Which is why ‘Protest!’, presented by Manchester Art Gallery in partnership with the Irish Museum of Modern Art, is also a must-visit event. Featuring an extensive collection of Jarman’s work beyond cinema, it contains early paintings that will be new even to those familiar with the artist’s wider work.

Curator of Art and Design at MAG Fiona Corridan, who has co-curated the Manchester exhibition with Jon Savage, says, “Jarman would use any kind of medium available to him that was the right format to get an idea or message across. Even though there is a lot of work in the exhibition, it has a natural progression, from his portraits to large scale landscapes, to the Super 8s, his set designs and so on. He didn’t compartmentalise pieces of work; they all fed into each other.”



Corridan also mentions Jarman’s “generosity of spirit. He was such a collaborator, he encouraged creativity from people who were just starting out, and gave them amazing opportunities.” Behind the camera these collaborators include Love is the Devil director John Maybury and Oscar-winning costume designer Sandy Powell, whose work includes Shakespeare in Love, Carol and The Favourite.

Audiences may be surprised at the number of famous faces who appear in Jarman’s movies. Caravaggio features Sean Bean and Tilda Swinton in their big screen debuts, along with Dexter Fletcher, Robbie Coltrane, Michael Gough and Nigel Terry. Bean and Swinton crop up again in Jarman’s 1989 film War Requiem.

Swinton became Jarman’s muse, appearing in seven of his movies, plus a segment he directed for the 1987 opera curio Aria. Steven Waddington, Jerome Flynn and Swinton are among the cast of 1991’s powerful Edward II, and Judi Dench narrates 1985’s The Angelic Conversation. Jumping back to 1978, Toyah Willcox made her debut in Jubilee along with Adam Ant, and the following year she appeared in Jarman’s adaptation of The Tempest.

A by-any-means-necessary director, it remains impressive that Jarman made 11 films in 17 years, at a time when the British film industry was gasping for air. One funding route was by making money as a pop promo director, and he proved prolific here, working with Marianne Faithfull, The Smiths, The Pet Shop Boys, Suede and others. ‘Protest!’ features a selection of his promos, while ‘Jarman at HOME’ is screening The Smith’s short film The Queen is Dead.

Jason Wood explains the choice: “The Queen is Dead seemed entirely appropriate given the association of The Smiths with Manchester. Jarman was transparent in his admission that the music videos were paid commissions, but his work on The Queen is Dead seems to replicate the energy, vision, boldness and innovation of his more personal projects and features.”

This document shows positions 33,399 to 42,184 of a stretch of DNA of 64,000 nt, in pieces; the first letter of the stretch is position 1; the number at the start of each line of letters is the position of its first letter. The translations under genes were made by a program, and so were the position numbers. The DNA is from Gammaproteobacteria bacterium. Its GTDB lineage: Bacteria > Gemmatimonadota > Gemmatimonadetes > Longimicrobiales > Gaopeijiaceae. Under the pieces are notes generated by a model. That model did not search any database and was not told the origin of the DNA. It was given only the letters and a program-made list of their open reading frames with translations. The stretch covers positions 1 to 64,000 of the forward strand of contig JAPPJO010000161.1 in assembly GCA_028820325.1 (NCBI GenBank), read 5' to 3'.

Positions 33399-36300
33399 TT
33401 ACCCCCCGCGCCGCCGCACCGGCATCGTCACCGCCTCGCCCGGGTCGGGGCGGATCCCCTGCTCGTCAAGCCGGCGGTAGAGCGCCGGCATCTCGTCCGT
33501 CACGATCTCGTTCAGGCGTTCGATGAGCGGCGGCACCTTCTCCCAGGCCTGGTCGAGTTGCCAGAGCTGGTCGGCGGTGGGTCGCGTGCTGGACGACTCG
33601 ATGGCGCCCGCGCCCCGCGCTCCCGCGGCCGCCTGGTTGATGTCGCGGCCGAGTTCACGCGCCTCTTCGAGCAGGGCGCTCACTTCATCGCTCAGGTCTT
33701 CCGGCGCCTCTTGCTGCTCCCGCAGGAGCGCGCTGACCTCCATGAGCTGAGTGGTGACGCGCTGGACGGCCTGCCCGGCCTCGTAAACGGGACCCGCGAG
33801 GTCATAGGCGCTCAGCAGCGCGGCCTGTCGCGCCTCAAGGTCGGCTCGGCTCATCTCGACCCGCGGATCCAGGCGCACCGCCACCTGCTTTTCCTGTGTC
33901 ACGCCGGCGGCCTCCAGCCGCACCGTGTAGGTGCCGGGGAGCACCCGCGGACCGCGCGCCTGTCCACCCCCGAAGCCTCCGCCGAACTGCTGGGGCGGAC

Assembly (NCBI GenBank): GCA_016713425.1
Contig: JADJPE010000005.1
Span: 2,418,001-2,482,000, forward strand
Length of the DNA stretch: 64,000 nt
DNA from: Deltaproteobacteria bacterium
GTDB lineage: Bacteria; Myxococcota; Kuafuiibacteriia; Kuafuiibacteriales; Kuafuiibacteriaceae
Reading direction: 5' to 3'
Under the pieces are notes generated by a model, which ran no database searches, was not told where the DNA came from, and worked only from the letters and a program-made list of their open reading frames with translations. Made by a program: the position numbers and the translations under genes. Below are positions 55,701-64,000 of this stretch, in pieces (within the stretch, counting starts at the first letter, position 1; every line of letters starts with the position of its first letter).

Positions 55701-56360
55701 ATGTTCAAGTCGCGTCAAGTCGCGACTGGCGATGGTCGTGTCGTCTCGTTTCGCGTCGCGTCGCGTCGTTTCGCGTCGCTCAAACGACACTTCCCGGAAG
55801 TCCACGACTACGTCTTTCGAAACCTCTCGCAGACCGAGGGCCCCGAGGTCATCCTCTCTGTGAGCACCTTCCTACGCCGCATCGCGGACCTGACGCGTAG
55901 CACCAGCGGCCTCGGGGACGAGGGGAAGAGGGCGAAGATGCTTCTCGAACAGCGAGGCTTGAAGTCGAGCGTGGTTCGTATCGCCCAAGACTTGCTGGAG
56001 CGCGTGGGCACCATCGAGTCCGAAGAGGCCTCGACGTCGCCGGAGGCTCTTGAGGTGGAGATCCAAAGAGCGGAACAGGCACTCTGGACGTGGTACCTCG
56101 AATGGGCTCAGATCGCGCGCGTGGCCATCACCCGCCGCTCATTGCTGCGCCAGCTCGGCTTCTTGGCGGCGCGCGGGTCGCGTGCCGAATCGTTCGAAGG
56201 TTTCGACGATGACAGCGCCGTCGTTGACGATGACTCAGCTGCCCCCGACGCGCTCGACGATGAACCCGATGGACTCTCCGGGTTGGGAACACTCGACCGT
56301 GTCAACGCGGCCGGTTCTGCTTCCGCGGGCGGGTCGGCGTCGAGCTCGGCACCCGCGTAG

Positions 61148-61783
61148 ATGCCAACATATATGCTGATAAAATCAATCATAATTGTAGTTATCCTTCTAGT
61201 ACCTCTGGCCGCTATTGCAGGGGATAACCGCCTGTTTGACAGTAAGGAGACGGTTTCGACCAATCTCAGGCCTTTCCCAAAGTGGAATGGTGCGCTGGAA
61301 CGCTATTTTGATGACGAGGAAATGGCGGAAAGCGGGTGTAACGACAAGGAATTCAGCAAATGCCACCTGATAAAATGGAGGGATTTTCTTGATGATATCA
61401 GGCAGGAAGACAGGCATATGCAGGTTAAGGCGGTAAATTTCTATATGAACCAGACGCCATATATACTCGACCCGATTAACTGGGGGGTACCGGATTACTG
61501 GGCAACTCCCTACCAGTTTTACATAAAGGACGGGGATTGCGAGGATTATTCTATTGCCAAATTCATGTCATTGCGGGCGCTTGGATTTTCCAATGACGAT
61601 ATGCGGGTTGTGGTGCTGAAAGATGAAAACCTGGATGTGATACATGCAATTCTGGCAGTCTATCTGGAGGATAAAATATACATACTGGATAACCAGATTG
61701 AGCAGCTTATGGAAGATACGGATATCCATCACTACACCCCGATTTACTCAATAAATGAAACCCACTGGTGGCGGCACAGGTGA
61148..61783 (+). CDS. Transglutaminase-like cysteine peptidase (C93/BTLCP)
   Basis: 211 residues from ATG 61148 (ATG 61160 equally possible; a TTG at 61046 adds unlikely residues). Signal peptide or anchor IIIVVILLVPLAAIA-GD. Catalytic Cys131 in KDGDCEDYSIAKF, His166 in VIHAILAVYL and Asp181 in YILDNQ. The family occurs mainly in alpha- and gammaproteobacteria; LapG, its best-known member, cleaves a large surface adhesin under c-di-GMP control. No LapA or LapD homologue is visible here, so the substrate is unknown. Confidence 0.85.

Jarman’s films and later artwork chronicled life in Thatcher’s Britain, and both the retrospective and the exhibition place his work in the context of the time. For HOME’s season, filmmakers, artists and Jarman collaborators will introduce or discuss nine of his movies. As mentioned, punk icon and Jubilee star Jordan will be in a Q&A at the film’s screening on 5th February.

“Having Jordan here is really important, and was the first event I locked in for the season,” says Rachel Hayward. “Along with James Mackay (Jarman’s regular producer who is working with HOME on the retrospective), she is a direct link to Jarman. So for her to talk about her experiences working with him is going to be really interesting, because Jarman’s own books have fantastic stories about meeting her.”

Among the other attendees, Francis Lee will introduce Caravaggio, and Mark Cousins will provide an audio introduction to The Angelic Conversation. Jarman scholar Andrew Moor will discuss the hard-hitting 1987 film The Last of England.



Although he died tragically young, both ‘Protest!’ and ‘Jarman at HOME’ are intended as celebrations of his life, work and legacy. Jarman was also a keen gardener, and ‘Protest!’ features a moving section on his garden at Prospect Cottage in Dungeness. The exhibition ends with a replica of a Jarman piece from the 1960s entitled ‘Light’, the word sculpted in illuminated neon tubing.

Fiona Corridan says, “I really loved that that work has been remade for the exhibition, and that it’s the final piece people see when they leave, as it does feel hopeful. Even though Jarman died so young and was very ill at the end, he never lost the fight or his sense of humour.”

For more information on ‘Jarman at HOME’ click here.

‘PROTEST!’ is a free event running until Sunday 10th April. Click here for information.

With special thanks to Fiona Corridan, Rachel Hayward, and Jason Wood.